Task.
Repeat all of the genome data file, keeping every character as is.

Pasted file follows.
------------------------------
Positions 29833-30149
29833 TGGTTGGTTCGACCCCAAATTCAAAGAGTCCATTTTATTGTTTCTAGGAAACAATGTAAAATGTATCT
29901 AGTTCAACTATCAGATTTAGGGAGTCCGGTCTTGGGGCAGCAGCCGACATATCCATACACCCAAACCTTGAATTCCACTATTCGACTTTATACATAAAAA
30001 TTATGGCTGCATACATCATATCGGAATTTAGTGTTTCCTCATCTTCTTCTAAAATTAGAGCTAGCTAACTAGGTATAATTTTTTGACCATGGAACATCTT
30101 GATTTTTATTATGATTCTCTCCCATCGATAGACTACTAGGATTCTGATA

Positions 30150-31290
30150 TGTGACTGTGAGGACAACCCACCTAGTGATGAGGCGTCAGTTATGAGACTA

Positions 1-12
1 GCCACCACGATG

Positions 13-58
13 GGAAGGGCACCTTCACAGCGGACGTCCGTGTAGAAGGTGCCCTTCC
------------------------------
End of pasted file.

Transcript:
Positions 29833-30149
29833 TGGTTGGTTCGACCCCAAATTCAAAGAGTCCATTTTATTGTTTCTAGGAAACAATGTAAAATGTATCT
29901 AGTTCAACTATCAGATTTAGGGAGTCCGGTCTTGGGGCAGCAGCCGACATATCCATACACCCAAACCTTGAATTCCACTATTCGACTTTATACATAAAAA
30001 TTATGGCTGCATACATCATATCGGAATTTAGTGTTTCCTCATCTTCTTCTAAAATTAGAGCTAGCTAACTAGGTATAATTTTTTGACCATGGAACATCTT
30101 GATTTTTATTATGATTCTCTCCCATCGATAGACTACTAGGATTCTGATA

Positions 30150-31290
30150 TGTGACTGTGAGGACAACCCACCTAGTGATGAGGCGTCAGTTATGAGACTA

Positions 1-12
1 GCCACCACGATG

Positions 13-58
13 GGAAGGGCACCTTCACAGCGGACGTCCGTGTAGAAGGTGCCCTTCC